Average acres: 134
1880's
Heavy agricultural settlement on the Great Plains began
1880
Most humid land already settled
1880-1914
Most immigrants were from southeastern Europe
1887-97
Drought reduced settlement on the Great Plains
1890 1890
Total population: 62,941,714
Farm population: 29,414,000 (estimated) 
Farmers made up 43% of labor force
Number of farms: 4,565,000
Average acres: 136
1890's
Increases in land under cultivation and number of immigrants becoming farmers caused great rise in agricultural output
1890
Census showed that the frontier settlement era was over
1900 1900
Total population: 75,994,266
Farm population: 29,414,000 (estimated) 
Farmers made up 38% of labor force
Number of farms: 5,740,000
Average acres: 147
1900-20
Continued agricultural settlement on the Great Plains
1902
Reclamation Act
1905-07
Policy of reserving timberlands inaugurated on a large scale
1910 1910
Total population: 91,972,266
Farm population: 32,077,00 (estimated) 
Farmers made up 31% of labor force
Number of farms: 6,366,000
Average acres: 138
1909-20
Dryland farming boom on the Great Plains
1911-17
Immigration of agricultural workers from Mexico
1916
Stock Raising Homestead Act
1920 1920
Total population: 105,710,620
Farm population: 31,614,269 (estimated)
Farmers made up 27% of labor force
Number of farms: 6,454,000
Average acres: 148
1924
Immigration Act greatly reduced number of new immigrants
1930 1930
Total population: 122,775,046
Farm population: 30,455,350 (estimated)
Farmers made up 21% of labor force
Number of farms: 6,295,000
Average acres: 157
Irrigated acres: 14,633,252
1932-36
Drought and dust-bowl conditions developed
1934
Executive orders withdrew public lands from settlement, location, sale, or entry
1934
Taylor Grazing Act
1940 1940
Total population: 131,820.000 
Farm population: 30,840,000 (estimated) 
Farmers made up 18% of labor force
Number of farms: 6,102,000
Average acres: 175
Irrigated acres: 17,942,968
1940's
Many former southern sharecroppers migrated to war-related jobs in cities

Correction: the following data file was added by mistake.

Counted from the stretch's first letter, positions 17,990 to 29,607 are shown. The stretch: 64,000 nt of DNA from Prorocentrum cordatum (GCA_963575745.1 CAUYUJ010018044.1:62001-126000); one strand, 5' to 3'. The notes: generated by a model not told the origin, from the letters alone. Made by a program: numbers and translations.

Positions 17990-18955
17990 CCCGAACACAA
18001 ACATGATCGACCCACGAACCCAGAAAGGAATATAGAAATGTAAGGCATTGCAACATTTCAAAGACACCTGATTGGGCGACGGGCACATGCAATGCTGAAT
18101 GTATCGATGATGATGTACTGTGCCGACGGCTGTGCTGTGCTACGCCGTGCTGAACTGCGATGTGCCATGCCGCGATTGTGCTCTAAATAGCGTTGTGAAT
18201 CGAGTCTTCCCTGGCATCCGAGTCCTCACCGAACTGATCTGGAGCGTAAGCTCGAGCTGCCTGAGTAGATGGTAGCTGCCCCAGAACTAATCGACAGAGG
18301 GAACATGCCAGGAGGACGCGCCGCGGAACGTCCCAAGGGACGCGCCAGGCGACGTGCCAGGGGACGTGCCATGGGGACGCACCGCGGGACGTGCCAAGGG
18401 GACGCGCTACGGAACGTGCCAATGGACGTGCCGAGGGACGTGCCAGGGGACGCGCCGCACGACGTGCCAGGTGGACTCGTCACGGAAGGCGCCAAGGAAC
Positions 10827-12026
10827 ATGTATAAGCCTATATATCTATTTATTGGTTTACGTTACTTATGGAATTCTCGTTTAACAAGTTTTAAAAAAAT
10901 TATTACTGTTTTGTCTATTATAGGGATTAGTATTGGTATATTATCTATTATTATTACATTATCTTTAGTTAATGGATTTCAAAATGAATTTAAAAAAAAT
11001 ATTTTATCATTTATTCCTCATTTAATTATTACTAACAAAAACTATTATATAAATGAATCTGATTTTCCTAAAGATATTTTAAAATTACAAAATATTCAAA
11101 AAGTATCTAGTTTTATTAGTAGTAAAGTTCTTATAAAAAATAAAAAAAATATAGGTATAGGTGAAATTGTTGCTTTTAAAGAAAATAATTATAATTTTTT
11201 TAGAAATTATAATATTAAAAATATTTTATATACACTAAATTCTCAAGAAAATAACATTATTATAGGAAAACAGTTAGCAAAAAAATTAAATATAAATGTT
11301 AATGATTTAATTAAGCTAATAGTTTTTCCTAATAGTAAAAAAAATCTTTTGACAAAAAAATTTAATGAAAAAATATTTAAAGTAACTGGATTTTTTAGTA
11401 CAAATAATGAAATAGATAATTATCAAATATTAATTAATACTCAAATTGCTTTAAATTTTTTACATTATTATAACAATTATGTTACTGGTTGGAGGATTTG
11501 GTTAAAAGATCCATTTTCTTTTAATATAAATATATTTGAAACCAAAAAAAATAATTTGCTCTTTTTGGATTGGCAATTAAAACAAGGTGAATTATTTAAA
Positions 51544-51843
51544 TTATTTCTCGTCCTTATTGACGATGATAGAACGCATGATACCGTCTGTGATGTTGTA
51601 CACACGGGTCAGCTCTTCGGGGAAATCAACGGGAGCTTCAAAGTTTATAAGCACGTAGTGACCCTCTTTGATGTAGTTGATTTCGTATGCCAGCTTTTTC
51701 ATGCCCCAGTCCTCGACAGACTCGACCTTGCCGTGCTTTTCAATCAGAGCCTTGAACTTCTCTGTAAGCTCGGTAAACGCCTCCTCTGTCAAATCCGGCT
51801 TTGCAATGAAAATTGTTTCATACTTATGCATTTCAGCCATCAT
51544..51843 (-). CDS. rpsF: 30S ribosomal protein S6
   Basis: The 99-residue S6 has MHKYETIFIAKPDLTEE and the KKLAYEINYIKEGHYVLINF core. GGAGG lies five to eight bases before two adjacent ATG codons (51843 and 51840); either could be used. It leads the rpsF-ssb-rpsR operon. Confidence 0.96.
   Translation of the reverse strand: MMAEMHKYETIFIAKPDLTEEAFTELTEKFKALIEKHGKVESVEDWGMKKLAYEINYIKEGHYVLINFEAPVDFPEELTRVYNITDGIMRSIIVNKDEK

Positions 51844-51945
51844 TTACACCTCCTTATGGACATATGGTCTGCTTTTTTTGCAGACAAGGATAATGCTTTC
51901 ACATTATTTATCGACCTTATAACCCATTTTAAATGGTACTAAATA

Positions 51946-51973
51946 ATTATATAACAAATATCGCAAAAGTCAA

1950 1950
Total population: 151,132,000 
Farm population: 25,058,000 (estimated) 
Farmers made up 12.2% of labor force
Number of farms: 5,388,000
Average acres: 216 
Irrigated acres: 25,634,869
1956
Legislation passed providing for Great Plains Conservation Program
1960 1960
Total population: 180,007,000 
Farm population: 15,635,000 (estimated) 
Farmers made up 8.3% of labor force
Number of farms: 3,711,000
Average acres: 303
Irrigated acres: 33,829,000
1960's
State legislation increased to keep land in farming
1964
Wilderness Act
1965
Farmers made up 6.4% of labor force
1970 1970
Total population: 204,335,000
Farm population: 9,712,000 (estimated) 
Farmers made up 4.6% of labor force
Number of farms: 2,780,000
Average acres: 390
1980-90 1980, 1990
Total population: 227,020,000 and 246,081,000 
Farm population: 6,051,00 and 4,591,000 
Farmers made up 3.4% and 2.6% of labor force
Number of farms: 2,439,510 and 2,143,150
Average acres: 426 and 461
Irrigated acres: 50,350,000 (1978) and 46,386,000 (1987)
1980's
For the first time since the 19th century, foreigners (Europeans and Japanese primarily) began to purchase significant acreages of farmland and ranchland
1986
The Southeast's worst summer drought on record took a severe toll on many farmers
1987
Farmland values bottomed out after a 6-year decline, signalling both a turnaround in the farm economy and increased competition with other countries' exports
1988
Scientists warned that the possibility of global warming may affect the future viability of American farming
1988
One of the worst droughts in the Nation's history hit midwestern farmers